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article imageBritish scientists to check on controversial badger culls

By Tim Sandle     Nov 4, 2014 in Science
The British Ecological Society has offered to scientifically evaluate the controversial badger culling trials taking place in the U.K. The idea is to provide some unbiased data.
The culling of badgers in the U.K. has been instigated, after some debate, by the British government. Those opposed to the culling have claimed that there has been no "independent" scientific oversight of the culling, especially to assess whether the intended aims of the destruction of the animals has proved effective.
So, what are the intended aims? Badgers in certain areas have been targeted for destruction because some environmental scientists believe that badgers spread bovine tuberculosis to cattle, and that this leads to the widespread death of infected cows. Badgers, if they are the agent for the disease, transfer the disease to cattle through their urine, feces or through droplet infection, in the farmyard or in cattle pastures.
This approach is not supported by all. Some groups argue that shooting badgers is cruel, and many after left maimed, only to die in agony later. Others question the effectiveness of the policy and instead argue for vaccination of badgers.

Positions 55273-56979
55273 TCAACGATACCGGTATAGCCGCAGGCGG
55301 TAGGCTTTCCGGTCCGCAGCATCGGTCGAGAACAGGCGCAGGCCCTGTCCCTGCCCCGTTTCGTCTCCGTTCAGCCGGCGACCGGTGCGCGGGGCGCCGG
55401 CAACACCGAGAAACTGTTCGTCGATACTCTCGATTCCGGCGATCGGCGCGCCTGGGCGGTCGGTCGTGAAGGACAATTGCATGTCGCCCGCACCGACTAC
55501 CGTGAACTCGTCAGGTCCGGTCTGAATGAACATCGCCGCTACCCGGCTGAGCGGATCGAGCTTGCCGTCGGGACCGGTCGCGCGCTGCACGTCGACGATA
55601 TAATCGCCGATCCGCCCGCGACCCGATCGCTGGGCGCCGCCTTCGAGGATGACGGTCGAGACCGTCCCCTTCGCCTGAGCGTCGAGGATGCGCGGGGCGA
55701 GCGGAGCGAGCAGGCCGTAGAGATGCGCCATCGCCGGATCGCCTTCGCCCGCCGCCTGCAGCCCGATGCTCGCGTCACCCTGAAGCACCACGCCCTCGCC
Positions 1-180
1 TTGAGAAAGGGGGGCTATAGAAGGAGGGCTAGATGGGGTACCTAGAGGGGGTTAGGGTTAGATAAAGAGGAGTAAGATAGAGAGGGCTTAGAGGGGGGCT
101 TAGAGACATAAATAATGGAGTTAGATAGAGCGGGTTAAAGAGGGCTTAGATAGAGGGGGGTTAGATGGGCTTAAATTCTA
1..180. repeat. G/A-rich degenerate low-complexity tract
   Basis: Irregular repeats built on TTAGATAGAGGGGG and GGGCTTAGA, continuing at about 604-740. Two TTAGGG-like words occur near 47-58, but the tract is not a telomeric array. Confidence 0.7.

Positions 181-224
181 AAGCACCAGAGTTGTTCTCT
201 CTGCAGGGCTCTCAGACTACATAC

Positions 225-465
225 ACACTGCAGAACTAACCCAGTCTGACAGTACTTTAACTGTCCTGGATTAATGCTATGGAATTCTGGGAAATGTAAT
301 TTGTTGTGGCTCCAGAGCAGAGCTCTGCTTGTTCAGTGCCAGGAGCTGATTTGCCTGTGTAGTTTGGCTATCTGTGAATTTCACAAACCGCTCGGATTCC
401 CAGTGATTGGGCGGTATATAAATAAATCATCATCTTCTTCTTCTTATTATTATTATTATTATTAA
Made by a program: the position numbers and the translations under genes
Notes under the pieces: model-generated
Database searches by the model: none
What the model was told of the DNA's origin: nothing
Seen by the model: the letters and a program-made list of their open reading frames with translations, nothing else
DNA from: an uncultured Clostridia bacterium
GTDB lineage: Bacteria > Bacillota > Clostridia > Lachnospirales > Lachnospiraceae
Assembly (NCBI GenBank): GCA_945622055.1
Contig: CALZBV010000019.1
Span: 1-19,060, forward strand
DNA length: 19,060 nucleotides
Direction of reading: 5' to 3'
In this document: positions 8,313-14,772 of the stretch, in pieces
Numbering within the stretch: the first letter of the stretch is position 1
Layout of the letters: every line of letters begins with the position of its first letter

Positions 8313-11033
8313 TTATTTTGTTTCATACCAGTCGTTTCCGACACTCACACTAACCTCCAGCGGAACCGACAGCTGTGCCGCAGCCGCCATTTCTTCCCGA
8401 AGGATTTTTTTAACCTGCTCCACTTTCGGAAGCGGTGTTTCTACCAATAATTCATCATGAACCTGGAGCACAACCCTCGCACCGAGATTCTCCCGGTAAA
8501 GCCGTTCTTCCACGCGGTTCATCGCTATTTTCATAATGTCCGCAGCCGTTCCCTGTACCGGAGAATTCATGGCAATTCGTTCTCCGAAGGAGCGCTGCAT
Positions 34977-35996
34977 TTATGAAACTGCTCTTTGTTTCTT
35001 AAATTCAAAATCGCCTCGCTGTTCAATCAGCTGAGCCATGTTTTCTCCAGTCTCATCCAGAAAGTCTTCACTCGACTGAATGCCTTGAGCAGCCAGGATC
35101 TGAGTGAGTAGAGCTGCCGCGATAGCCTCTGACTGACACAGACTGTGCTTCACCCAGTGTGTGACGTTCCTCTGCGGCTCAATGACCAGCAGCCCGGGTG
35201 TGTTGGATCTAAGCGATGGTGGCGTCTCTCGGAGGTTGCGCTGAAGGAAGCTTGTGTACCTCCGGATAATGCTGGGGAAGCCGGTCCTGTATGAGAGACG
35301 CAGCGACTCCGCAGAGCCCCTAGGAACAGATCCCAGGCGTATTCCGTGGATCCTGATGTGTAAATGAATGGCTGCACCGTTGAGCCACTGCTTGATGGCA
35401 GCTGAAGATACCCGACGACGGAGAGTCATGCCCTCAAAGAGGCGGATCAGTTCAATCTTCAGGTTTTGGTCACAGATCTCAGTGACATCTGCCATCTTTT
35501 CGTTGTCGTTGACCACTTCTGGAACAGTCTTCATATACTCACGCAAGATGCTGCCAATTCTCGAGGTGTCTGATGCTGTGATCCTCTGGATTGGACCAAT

It is the question of effectiveness that explains the offer made by the British Ecological Society, according to the BBC. This is because the Department for the Environment Food and Rural Affairs (Defra), a branch of the British government,, has scrapped plans to set up an independent panel to evaluate the effectiveness of the culls. Instead the government will simply release its own data.
Concerned about this, Ken Wilson, Jean-Michel Gaillard and Ben Sheldon, of the British Ecological Society, have written a letter to the government. In the letter the professors' offer:
"Transparent and independent review of the available evidence using our extensive international network of reviewers, comprising scientists with acknowledged expertise in wildlife population monitoring and management, as well as expert statisticians and modellers."
No response has yet been received from the British government.
More about Badgers, culls, Ecology
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